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  • file attributes

    I am familiar with both the attrib function and statement, as
    well as dir$()--and I don't think that either can do this
    (correct me if I'm wrong).

    I am about to work on some forensics software, and I will need to
    search for some common data hiding techniques. One of which, is
    to set a file (usually this is done manually using something like
    Norton Disk Editor) to have the Volume Label attribute (8). I was
    just wondering if anyone has any functions or anything out there
    that can look at the FAT on a lower level.

    This is also the way that Windows stores the long file names.
    The long file name is stored directly before the file's entry
    in the FAT, and it is given the Volume Label attribute. So,
    functions of either sort are welcomed. Preferably Public Domain
    or freeware.

    Also, on a different note, does anyone have any functions to
    read/write directly to the hard disk? I have some that I got
    either here or on the abc website but they don't work.


    (I'm not trying to avoid doing the programming here, I'm just not
    an assembly programmer. Any help would be appreciated.)


  • #2
    I have an INT13 routine that reads absolute sectors. It is
    limited to 1023 tracks, 255 heads (0-255) and 63 sectors per
    track. That equals about 8gb and some change. For larger drives,
    you will have to go the LBA route and that I don't have.

    If you feel my routine will help, give my your e-mail and I will
    send you a zip'd file of the source code. I am not going to
    include an ABS write since I don't want to run the risk of a law

    There are no atheists in a fox hole or the morning of a math test.
    If my flag offends you, I'll help you pack.


    • #3

      I just printed out the corresponding get/set file attributes
      sections from the Rolf Brown's Interrupt Lists. It is now
      11:22 PM, Thursday, July 18, CDT, USA. I will get to work
      tomorrow on TRYING to come up with some viable code to do
      as you need. I am going to get some sleep first, because such
      interrupt services might cause grave damage to modern OS's
      file systems if used inappropriately. I will first test the
      code on my own system, to make sure that it does not trash
      the HD. However, such code might work on my machine
      (Win98SE, Pentium III 600EB), but not with other
      vendors, OS's, or hardwares. So, you will have to take your

      If I get some viable code working, I will post it in this
      thread as two functions, one to read the attributes, and one to
      set them. I will code them so they can be used as PBU's.
      Note that I have PB/DOS 3.5.


      ADDED: The code I will post, if any at all, will be Public
      Domain. Anybody may use it in any way they wish.

      Clay C. Clear
      mailto:[email protected][email protected]</A>
      Clay Clear's Software (Frames Only)

      [This message has been edited by Clay Clear (edited July 18, 2002).]


      • #4
        The code required will depend greatly on the target OS and OS versions.
        It may not work even so, depending on hardware and software anti-virus
        measures. Please tell us more about the target system(s), that we might
        offer appropriate advice.

        A knowledge of assembly language is likely to be useful here, but it may
        be that we can work around that.

        Tom Hanlin
        PowerBASIC Staff


        • #5

          Thanks for your posting. I want David to be SURE to realize the
          potential for damage to the target systems if I write the code for


          Clay C. Clear
          mailto:[email protected][email protected]</A>
          Clay Clear's Software (Frames Only)


          • #6

            For int13h access to disk:

            This code was in forum before, I have not tried it, I use different code myself.

            (Robert M Green)

            ===================== quote start
            1. Check if LBA i/o is supported
            TYPE int48buffer
            size AS WORD
            flags AS WORD
            cylinders AS DWORD
            heads AS DWORD
            sectorspertrack AS DWORD
            totalsectors AS QUAD
            bytespersector as WORD
            END TYPE


            call int 13h, ah=48h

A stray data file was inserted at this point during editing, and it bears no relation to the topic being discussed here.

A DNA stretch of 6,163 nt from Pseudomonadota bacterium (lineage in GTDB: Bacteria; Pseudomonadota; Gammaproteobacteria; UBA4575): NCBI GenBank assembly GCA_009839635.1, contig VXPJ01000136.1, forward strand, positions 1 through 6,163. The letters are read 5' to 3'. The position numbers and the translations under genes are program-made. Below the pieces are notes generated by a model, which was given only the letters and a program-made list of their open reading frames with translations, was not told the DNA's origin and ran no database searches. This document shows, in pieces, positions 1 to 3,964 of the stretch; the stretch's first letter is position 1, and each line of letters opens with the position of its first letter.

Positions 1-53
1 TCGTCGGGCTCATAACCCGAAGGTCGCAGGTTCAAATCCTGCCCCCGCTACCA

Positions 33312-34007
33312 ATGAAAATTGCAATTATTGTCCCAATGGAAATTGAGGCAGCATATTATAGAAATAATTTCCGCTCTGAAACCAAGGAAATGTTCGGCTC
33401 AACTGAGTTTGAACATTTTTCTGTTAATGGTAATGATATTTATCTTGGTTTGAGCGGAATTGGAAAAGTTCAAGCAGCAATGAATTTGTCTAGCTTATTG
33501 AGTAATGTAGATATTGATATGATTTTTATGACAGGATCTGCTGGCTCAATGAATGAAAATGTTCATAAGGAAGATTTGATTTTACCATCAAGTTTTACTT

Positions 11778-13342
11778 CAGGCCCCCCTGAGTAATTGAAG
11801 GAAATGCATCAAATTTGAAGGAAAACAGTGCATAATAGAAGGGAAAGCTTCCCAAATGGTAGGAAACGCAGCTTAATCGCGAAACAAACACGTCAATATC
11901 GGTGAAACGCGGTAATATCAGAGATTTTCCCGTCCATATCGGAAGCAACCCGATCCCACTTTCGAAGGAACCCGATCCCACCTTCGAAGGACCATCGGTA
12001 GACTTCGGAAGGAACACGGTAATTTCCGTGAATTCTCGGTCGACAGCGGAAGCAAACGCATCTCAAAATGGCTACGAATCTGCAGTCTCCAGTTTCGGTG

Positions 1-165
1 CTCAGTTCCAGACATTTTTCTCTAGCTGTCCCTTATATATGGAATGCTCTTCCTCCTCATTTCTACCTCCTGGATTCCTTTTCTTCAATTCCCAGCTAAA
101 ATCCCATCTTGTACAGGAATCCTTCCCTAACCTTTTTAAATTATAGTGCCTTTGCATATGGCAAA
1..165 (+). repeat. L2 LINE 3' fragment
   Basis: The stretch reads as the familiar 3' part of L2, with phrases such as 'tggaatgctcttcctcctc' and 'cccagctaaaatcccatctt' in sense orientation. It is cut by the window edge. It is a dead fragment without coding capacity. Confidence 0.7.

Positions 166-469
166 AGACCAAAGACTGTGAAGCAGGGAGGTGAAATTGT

dl=BIOS drive number
            ds:si=segment/offset of buffer

            if carry clear, then LBA is supported and the buffer will be
            filled in. You can ignore everything except the totalsectors
            (which is the total number of sectors on the disk).

            In some cases the total sectors returned will reflect the BIOS
            address limit rather than the actual size of the disk.

            If you want CHS parameters use int 13h, ah=8 to get the correct
            cylinder and head counts. The only reason you would need CHS
            values would be to calculate LBAs for cylinder boundries.

            2. to read the disk

            TYPE LBApacket
            size AS BYTE
            reserved AS BYTE
            transfer AS WORD
            buffoff AS WORD
            buffseg AS WORD
            LBA AS QUAD
            END TYPE

            Fill in the LBApacket buffer and call int 13h, ah=42h

            LBAPacket.transfer=number of sectors to read
            buffoff/buffseg are offset & segment of the buffer the sectors
            are read to.
            LBA is the LBA address of the first sector to read.

            dl=BIOS drive number
            ds:si = segment/offset of LBApacket buffer.

            More details can be found in Ralf Brown's Interrupt List.
            ===================== quote end

            int13h ext read/write access works in real mode DOS, win9x ... in WinME ONLY read access works. In NT based OS'es it will NOT work.
            I can think of more ways to hide info on a disk though than just setting the vol attribute bit. These are educated guesses as I have not tried them:

            - One would be; replace first character of filename by E5h, and do NOT modify the FAT. This prevents the OS from seeing the file, still it wont be overwritten because the FAT entries have not been freed.
            - One could edit the boot sector value 'big total sectors', this will prevent the OS from using an area of the partition, info can be stuffed there.
            - In between partitions there's room available that is not used normally; from the MBR upto the first partition there's 63 sectors available, the same goes for extended partition table entries <> logical partitions. When I worked in tech support and had to patch hard disks, I had the childish habbit of writing signatures there
            - edit the FAT and mark clusters as bad :- the OS will not use them and info can be stuffed in there
            - In a company I worked we were forbidden to use specific software and the IT department would actually check if we hadn't installed illegal software. It is very easy to hide a partition and not have it detected by fdisk and partitioning tools (and Windows and our IT% dept) but show up as unallocated space by editing the partition table ... Another great way of hiding stuff ... The simple trick is to edit the FS descriptor in the pt-table. Yoy can set it to zero, but there is the chance it is overwritten if someone runs FDISK. It's better to replace for instance your FAT32 partition (0Bh) by FFh or whatever. If you need yor secret partition, set it back. Our freeware tool MBRtool could be used for that. A reboot is required for having the changes to take effect.